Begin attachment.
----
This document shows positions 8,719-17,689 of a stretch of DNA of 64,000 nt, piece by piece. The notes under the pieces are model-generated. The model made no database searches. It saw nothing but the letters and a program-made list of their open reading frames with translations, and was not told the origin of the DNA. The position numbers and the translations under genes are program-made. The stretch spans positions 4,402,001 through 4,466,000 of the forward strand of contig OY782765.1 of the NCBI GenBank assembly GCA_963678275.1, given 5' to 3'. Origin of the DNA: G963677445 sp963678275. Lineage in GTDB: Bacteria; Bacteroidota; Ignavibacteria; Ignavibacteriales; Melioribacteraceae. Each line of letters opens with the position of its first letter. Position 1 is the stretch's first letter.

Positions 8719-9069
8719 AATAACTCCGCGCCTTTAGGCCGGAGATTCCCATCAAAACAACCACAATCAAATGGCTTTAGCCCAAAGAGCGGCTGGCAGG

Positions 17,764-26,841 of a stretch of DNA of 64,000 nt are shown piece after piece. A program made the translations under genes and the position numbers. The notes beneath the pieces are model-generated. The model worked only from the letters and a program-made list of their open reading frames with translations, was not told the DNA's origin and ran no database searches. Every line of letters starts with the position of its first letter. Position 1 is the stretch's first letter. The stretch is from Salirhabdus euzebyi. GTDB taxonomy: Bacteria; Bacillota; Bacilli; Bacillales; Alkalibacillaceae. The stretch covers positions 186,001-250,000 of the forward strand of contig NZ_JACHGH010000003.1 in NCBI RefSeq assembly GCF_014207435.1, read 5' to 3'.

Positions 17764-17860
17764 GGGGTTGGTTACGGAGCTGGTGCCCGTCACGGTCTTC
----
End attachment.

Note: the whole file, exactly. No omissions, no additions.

This document shows positions 8,719-17,689 of a stretch of DNA of 64,000 nt, piece by piece. The notes under the pieces are model-generated. The model made no database searches. It saw nothing but the letters and a program-made list of their open reading frames with translations, and was not told the origin of the DNA. The position numbers and the translations under genes are program-made. The stretch spans positions 4,402,001 through 4,466,000 of the forward strand of contig OY782765.1 of the NCBI GenBank assembly GCA_963678275.1, given 5' to 3'. Origin of the DNA: G963677445 sp963678275. Lineage in GTDB: Bacteria; Bacteroidota; Ignavibacteria; Ignavibacteriales; Melioribacteraceae. Each line of letters opens with the position of its first letter. Position 1 is the stretch's first letter.

Positions 8719-9069
8719 AATAACTCCGCGCCTTTAGGCCGGAGATTCCCATCAAAACAACCACAATCAAATGGCTTTAGCCCAAAGAGCGGCTGGCAGG

Positions 17,764-26,841 of a stretch of DNA of 64,000 nt are shown piece after piece. A program made the translations under genes and the position numbers. The notes beneath the pieces are model-generated. The model worked only from the letters and a program-made list of their open reading frames with translations, was not told the DNA's origin and ran no database searches. Every line of letters starts with the position of its first letter. Position 1 is the stretch's first letter. The stretch is from Salirhabdus euzebyi. GTDB taxonomy: Bacteria; Bacillota; Bacilli; Bacillales; Alkalibacillaceae. The stretch covers positions 186,001-250,000 of the forward strand of contig NZ_JACHGH010000003.1 in NCBI RefSeq assembly GCF_014207435.1, read 5' to 3'.

Positions 17764-17860
17764 GGGGTTGGTTACGGAGCTGGTGCCCGTCACGGTCTTC